I like some books of the Bible much less than others.
Take Ezekiel. I dislike Ezekiel. Paradoxically, it manages to be both trippy and tedious. It also paints an uncomfortably harsh picture of God.
Then there are the books I love, like Job and Ecclesiastes. Job is a meditation on punishment, pain and the authority of God. Ecclesiastes describes a philosopher’s search for the meaning of life. (Ecclesiastes is not to be confused with Eccleston, who played the Ninth Doctor in Doctor Who.)
These books fascinate me. They put the story of Scripture on hold to ponder some of the deep questions that have frustrated, tantalized and challenged thinkers for millennia: Why do good people suffer? Is God fair? What matters in life? What is the outcome of death?
These books come to the same conclusion, broadly speaking.
Most of us are familiar with the story of Job. At Satan’s request, God torments a righteous man named Job as a test of faith. Will Job remain faithful to God through his afflictions, or will he curse God for making him suffer?
Job’s friends arrive and say some stuff. Job says some stuff. A bystander named Elihu says some stuff. And just when the reader thinks everyone has finished talking, God himself shows up to say some stuff.
Job’s questions remain: “If I have sinned, what have I done to you, you who see everything we do? Why have you made me your target? Have I become a burden to you?”
Now that God has revealed himself to speak directly to Job, it’s time for answers.
Except it’s not.
God’s response to Job is to emphasize his own absolute power and authority over everything. From lightning bolts to ostriches, God has it all under control. Even though God answers none of Job’s questions, he resolves them. Job acknowledges God’s greatness, and God goes on to restore Job’s life.
While the book of Job ends on a comforting note, it’s not a very satisfying one. Job lived happily ever after, but he never (as far as we know) discovered the truth behind the cosmic contest that caused his suffering. Job’s agonies remained a mystery to him for the rest of his life.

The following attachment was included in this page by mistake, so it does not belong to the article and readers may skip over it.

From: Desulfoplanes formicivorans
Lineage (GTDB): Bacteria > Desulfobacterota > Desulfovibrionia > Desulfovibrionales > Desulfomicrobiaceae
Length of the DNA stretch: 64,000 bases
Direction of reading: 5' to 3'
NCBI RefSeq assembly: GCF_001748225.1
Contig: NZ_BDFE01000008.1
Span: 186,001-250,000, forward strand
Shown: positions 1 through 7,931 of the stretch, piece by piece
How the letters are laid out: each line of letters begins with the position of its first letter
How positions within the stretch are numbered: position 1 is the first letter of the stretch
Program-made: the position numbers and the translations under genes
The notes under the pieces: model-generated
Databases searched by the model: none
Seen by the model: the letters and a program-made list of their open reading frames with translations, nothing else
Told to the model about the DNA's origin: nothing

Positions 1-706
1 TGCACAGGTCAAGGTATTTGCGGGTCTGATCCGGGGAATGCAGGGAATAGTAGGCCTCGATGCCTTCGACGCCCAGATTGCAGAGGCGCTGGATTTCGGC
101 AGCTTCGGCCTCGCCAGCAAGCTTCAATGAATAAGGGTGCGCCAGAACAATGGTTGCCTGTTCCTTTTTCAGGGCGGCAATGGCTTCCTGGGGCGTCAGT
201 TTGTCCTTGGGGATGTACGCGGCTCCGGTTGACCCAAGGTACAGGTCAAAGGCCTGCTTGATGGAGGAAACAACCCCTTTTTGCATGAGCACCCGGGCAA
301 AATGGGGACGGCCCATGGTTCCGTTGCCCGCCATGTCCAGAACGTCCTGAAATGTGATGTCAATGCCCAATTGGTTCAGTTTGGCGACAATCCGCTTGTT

The book of Ecclesiastes ends on an even gloomier note. Its author comes to the conclusion that life is beyond understanding, and it’s best simply to live and to work and to be happy. “Meaningless! Meaningless!” he declares. “Everything is meaningless!” Remember, this is the Bible I’m quoting here; these statements seem strangely agnostic to be included in the Word of God.
In the end, as we live in world we can’t understand, we’re left with one guiding principle: “Now all has been heard; here is the conclusion of the matter: Fear God and keep his commandments, for this is the duty of all mankind.”
I like Job and Ecclesiastes because they’re honest. They’re not bright, cheerful Sunday School lessons that pretend to make sense of everything. They struggle to find meaning in a world that seems meaningless, and conclude it can’t always be found. The most sensible option is to trust someone to whom nothing is meaningless: the God for whom there are no mysteries.
I once wrote a post for this blog, one of the best I’ve ever written, in which I admitted I have my doubts about Christianity. Some things don’t make sense to me. I’m a Christian anyway because these doubts are outweighed by evidence supporting the twofold idea that God is and that he is good.
God hasn’t answered my doubts and questions—but he has resolved them. Like Job and the author of Ecclesiastes, I must believe that God knows what he’s doing, even when I haven’t the faintest clue.